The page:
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  • Writer's pictureShehan Jeyarajah

Legend of Justice Hill: How an overlooked running back became an Oklahoma State superstar

Originally published on DieHards.

STILLWATER, Okla. — The legend of Justice Hill starts under the lights on a field in Northeast Tulsa.

It was a football Friday at S.E. Williams Stadium – Oct. 2, 2013, to be exact. A scrawny sophomore warmed up, but knew he wouldn’t play. Hill didn’t even make varsity as a freshman, as concerns about his durability outweighed obvious natural ability. Now, stuck behind a junior on the depth chart at a high school that produces NFL talent, there wasn’t much of an opening.

But Justice Hill has turned out to be one of the best there is at crafting his way through those small gaps. When an opening presented itself on that brisk Friday night, Hill was ready.

Just minutes before Washington’s big game against Enid kicked off, coach Marvin Dantzler unexpectedly came to Hill.

“You’re starting.”

Washington’s top running back, Deonta Owens, was out for the game with back spasms. In his place, the skinny sophomore had to take first-team carries. Dantzler and his staff privately worried that Hill would struggle to deal with the spotlight.

That was the last time anyone at Washington High School doubted Justice Hill.

Hill dazzled both fans and coaches in his first high school start, running for 180 yards and 2 touchdowns on more than 30 carries in a huge 23-13 win over Enid. He diced up the defense for 6 carries of 16 yards or more.

“That was his first-ever high school start,” Dantzler told DieHards. “After that, he was the guy.”

In the nearly five years since that moment, Hill has never relinquished being “the guy.” He put together an elite high school football career. He turned heads the second he got on campus at Oklahoma State. And now, he’s poised to leave Stillwater as one of the best running backs in Cowboys history.

Not bad for an overlooked kid from Tulsa.

Building a legacy at Booker T.

Countless superstar athletes walked the halls of Booker T. Washington High School. Legendary Oklahoman Wayman Tisdale graduated from Washington. So did the famous Lockett family – Tyler, Kevin and Aaron became collegiate All-Americans. Two Booker T. alumni won Super Bowl rings.

Hill doesn’t look much like them. Listed at 5-foot-10 and 185 pounds, he could easily get lost in a crowd. But when the lights go on, Hill becomes unstoppable. Between his junior and senior seasons, Hill posted 3,374 yards and 54 touchdowns.

“He could have doubled his yardage at Booker T.,” Dantzler said. “People don’t realize he sat out four games as a junior with a dislocated shoulder. Senior year, most of our games we’d be up by 50 at halftime and he wouldn’t play the second half. He almost had 2,000 yards that season anyway.”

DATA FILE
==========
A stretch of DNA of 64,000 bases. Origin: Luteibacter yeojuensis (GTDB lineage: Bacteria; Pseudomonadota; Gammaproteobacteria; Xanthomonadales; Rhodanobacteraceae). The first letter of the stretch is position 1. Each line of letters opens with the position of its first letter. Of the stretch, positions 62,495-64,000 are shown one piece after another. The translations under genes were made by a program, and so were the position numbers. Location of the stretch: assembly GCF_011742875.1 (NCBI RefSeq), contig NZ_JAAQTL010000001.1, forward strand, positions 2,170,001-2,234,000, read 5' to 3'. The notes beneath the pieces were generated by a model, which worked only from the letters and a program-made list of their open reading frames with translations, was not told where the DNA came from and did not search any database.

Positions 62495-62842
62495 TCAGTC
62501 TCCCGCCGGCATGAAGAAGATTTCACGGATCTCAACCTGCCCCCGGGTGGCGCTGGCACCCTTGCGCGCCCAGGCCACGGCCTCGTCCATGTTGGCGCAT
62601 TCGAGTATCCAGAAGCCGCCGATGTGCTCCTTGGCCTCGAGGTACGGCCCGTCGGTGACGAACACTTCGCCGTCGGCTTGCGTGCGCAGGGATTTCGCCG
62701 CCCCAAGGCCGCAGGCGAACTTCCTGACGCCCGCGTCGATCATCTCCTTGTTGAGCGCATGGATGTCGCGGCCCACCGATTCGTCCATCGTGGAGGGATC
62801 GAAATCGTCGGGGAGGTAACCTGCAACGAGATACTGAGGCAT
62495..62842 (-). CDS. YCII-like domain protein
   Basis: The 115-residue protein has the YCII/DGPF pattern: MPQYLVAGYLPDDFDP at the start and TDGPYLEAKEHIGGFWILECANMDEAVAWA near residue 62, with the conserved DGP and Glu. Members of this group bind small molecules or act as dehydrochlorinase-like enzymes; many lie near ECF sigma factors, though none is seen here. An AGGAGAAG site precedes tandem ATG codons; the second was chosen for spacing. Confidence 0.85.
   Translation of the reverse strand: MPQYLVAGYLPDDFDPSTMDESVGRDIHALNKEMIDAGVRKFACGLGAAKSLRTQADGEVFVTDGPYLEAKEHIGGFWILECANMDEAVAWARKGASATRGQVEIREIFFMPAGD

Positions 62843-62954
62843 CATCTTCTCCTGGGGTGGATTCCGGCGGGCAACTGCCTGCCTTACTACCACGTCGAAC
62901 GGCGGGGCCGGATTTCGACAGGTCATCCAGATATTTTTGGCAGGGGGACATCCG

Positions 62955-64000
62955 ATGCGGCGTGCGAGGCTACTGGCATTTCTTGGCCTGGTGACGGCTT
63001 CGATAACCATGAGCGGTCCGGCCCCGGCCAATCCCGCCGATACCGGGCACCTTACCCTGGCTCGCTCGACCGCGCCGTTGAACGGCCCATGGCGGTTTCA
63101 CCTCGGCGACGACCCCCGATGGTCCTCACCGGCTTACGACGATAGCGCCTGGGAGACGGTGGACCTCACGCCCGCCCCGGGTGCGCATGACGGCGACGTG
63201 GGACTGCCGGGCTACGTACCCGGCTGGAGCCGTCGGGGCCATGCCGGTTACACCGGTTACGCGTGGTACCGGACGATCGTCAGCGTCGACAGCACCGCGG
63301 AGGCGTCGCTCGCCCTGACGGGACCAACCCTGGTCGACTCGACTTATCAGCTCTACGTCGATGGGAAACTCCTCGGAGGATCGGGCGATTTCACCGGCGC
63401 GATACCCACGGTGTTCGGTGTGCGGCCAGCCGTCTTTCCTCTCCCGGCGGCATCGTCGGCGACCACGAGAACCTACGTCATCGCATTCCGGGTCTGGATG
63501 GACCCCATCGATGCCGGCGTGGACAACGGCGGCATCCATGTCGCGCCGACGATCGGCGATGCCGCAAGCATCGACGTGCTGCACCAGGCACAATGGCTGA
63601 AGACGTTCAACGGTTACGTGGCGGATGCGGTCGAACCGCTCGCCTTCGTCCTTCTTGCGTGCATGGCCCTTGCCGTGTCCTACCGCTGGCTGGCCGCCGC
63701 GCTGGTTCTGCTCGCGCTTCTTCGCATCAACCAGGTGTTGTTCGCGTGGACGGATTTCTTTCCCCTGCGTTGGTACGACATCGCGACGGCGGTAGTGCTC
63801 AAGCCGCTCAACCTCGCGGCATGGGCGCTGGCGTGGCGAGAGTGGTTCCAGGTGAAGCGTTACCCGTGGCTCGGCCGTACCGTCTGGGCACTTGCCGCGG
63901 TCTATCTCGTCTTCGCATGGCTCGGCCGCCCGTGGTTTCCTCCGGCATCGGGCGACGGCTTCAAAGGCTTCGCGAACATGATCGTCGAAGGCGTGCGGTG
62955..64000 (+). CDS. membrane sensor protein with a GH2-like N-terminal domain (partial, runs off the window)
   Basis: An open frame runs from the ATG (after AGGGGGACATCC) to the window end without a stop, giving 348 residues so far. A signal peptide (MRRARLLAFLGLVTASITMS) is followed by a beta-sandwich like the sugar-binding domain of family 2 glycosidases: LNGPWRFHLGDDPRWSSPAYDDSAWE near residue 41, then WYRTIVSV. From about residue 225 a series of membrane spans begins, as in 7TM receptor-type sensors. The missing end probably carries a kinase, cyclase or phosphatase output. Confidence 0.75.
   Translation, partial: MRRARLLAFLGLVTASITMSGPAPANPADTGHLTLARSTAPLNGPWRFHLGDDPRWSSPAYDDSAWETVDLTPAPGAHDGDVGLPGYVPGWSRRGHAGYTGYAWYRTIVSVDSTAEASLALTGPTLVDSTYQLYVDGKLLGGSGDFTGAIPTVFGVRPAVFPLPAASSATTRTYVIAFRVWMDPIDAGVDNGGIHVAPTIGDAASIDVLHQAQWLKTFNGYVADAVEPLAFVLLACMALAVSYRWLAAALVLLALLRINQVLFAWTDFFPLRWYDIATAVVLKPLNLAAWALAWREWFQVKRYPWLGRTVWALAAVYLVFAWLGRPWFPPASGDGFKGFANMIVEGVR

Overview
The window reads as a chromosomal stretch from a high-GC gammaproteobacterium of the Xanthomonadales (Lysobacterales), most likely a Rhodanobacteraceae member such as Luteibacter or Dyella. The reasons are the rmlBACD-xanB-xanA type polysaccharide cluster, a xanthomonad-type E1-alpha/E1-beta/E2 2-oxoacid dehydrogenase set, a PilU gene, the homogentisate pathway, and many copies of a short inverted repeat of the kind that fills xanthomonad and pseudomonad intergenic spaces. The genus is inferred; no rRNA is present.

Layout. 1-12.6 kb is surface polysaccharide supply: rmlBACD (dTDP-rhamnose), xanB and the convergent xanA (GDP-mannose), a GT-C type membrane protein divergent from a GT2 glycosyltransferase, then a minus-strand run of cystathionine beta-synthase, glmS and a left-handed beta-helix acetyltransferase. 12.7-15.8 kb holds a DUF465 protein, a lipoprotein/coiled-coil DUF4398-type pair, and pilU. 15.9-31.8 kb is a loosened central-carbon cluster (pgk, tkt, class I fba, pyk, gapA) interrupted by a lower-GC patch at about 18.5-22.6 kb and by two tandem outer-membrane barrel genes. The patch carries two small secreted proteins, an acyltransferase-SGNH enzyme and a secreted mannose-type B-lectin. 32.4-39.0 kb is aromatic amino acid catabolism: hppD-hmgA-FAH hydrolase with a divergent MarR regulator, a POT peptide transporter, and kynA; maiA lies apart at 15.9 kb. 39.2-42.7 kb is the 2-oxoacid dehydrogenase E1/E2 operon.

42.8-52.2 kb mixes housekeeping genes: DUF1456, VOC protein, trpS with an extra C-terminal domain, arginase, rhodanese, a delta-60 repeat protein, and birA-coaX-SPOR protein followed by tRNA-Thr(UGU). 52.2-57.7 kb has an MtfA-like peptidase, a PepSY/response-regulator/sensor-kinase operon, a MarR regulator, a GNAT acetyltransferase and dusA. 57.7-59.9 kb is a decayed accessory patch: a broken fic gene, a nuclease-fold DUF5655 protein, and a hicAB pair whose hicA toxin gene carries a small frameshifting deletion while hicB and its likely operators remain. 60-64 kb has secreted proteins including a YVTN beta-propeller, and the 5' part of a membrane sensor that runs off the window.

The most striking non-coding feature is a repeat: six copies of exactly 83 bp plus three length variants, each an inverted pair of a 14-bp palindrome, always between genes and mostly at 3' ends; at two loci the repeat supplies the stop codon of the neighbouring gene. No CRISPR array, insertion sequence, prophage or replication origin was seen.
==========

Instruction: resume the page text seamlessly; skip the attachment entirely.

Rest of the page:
But despite his profile growing, elite offers eluded him. The 247Sports composite ranked Hill as the No. 963 player in the nation, and No. 79 running back in the class.

Even after a standout junior season, Hill didn’t have a Division I offer.

“I think a lot of it had to do with his size,” Dantzler said. “He was smaller in high school than he is now.”

Racking up offers wasn’t important to Hill, though. He didn’t need the validation. Hill was only looking for one scholarship.

Hill grew up an Oklahoma State supporter. He remembers watching as the Cowboys come within one game of playing for a national championship in 2011. When recruiting letters arrived, Oklahoma State was the only offer he wanted.

“It was my dream to play here,” Hill told DieHards. “As soon as recruiting opened, I told myself that I would commit here if I got the offer.”

It didn’t take long.

Earning the coveted offer

Hill went to church in Tulsa before Oklahoma State’s junior day — a Sunday — and prayed that the coaches at Oklahoma State would notice him. Call it divine intervention, but running backs coach Jemal Singleton pulled him to the side once he arrived at the facility.

Justice Hill had his offer, and he was ecstatic.

Singleton brought Hill up to Oklahoma State coach Mike Gundy’s office, where Gundy fawned over his ability.

“He was just a good player,” Gundy said. “Everyone recruits Booker T. Washington and he had a lot of skill. We were a little surprised he wasn’t more highly recruited.”

Hill went home and spoke to his parents and to Dantzler. He told them that Oklahoma State was the perfect fit for him. A few weeks later, Hill became Oklahoma State’s first commit of the 2016 recruiting class.

Offers from Houston, Kansas and Louisville poured in over the coming weeks. Other major schools contacted him, too. Regardless, Hill never wavered.

“Some kids want to be recruited – he wasn’t one of them,” Dantzler said. “He’s well-grounded when it comes to vision and how he wants to pursue it. That’s one thing that’s rare for someone so young. He could have sat around and piled up 25 to 30 offers like other kids. That’s just not Justice.”

Making a quick impression